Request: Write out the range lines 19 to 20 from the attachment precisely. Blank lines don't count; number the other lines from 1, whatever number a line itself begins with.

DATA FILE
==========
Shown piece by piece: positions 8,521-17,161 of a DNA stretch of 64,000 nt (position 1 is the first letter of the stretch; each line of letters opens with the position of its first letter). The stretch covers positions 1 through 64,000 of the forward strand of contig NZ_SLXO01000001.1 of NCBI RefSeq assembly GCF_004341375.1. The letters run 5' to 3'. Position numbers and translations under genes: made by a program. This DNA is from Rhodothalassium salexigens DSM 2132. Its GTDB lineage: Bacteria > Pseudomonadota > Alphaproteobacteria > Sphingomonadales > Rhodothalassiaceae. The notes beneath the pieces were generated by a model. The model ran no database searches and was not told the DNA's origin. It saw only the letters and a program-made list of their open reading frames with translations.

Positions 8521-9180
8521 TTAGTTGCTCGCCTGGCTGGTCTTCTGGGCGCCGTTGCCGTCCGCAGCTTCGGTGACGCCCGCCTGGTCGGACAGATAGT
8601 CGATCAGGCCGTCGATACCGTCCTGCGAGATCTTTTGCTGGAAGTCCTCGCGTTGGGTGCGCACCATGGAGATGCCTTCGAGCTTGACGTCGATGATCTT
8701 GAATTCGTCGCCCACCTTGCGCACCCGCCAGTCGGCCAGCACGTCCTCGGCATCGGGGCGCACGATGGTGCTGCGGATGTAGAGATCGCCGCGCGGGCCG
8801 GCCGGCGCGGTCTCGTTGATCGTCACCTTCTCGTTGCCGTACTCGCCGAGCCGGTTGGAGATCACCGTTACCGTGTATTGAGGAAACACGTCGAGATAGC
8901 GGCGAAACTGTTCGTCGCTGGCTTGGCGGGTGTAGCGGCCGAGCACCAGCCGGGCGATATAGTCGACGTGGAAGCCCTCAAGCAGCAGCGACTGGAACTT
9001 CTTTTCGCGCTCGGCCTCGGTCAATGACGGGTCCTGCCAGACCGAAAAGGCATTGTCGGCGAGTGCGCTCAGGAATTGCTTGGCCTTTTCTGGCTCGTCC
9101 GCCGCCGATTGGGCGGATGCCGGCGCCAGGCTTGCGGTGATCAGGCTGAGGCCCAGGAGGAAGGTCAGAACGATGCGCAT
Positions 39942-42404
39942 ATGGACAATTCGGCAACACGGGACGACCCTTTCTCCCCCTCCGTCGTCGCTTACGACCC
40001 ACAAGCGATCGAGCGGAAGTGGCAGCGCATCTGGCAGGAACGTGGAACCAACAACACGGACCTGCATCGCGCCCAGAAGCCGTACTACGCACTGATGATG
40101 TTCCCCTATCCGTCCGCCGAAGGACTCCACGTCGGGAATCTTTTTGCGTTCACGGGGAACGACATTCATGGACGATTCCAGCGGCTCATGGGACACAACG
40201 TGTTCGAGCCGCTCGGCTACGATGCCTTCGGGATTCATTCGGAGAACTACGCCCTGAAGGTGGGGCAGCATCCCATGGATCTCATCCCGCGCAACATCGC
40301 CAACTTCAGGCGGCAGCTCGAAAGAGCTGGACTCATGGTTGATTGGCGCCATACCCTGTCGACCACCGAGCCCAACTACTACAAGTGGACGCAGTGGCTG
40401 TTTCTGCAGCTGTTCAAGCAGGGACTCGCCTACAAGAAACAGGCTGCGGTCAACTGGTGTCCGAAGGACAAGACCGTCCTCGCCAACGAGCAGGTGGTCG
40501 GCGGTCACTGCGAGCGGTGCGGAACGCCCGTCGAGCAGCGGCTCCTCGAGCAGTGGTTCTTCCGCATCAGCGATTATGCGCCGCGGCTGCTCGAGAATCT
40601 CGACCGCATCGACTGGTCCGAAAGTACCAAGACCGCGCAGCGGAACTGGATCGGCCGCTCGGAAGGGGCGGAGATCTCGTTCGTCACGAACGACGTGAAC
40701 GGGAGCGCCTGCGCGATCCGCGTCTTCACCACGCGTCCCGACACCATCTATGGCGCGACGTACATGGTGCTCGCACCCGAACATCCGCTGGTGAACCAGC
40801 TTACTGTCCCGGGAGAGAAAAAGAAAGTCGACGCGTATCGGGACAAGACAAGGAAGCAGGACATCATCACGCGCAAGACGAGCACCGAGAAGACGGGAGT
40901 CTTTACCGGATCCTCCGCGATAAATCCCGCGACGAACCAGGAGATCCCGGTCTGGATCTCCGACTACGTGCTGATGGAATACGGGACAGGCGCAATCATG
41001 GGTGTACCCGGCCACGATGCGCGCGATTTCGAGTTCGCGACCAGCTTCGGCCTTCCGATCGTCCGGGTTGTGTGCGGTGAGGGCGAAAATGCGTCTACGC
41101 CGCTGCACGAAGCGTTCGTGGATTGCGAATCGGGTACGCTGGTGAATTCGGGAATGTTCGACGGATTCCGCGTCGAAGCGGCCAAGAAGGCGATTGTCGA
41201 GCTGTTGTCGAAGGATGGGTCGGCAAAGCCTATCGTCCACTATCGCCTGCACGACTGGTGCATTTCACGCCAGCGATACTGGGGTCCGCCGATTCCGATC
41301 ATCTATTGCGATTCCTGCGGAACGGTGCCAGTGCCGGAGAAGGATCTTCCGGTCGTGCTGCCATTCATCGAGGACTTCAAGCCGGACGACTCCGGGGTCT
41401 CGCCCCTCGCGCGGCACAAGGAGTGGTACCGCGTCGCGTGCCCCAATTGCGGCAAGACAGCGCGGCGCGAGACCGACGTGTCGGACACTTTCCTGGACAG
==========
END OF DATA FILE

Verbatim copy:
40701 GGGAGCGCCTGCGCGATCCGCGTCTTCACCACGCGTCCCGACACCATCTATGGCGCGACGTACATGGTGCTCGCACCCGAACATCCGCTGGTGAACCAGC
40801 TTACTGTCCCGGGAGAGAAAAAGAAAGTCGACGCGTATCGGGACAAGACAAGGAAGCAGGACATCATCACGCGCAAGACGAGCACCGAGAAGACGGGAGT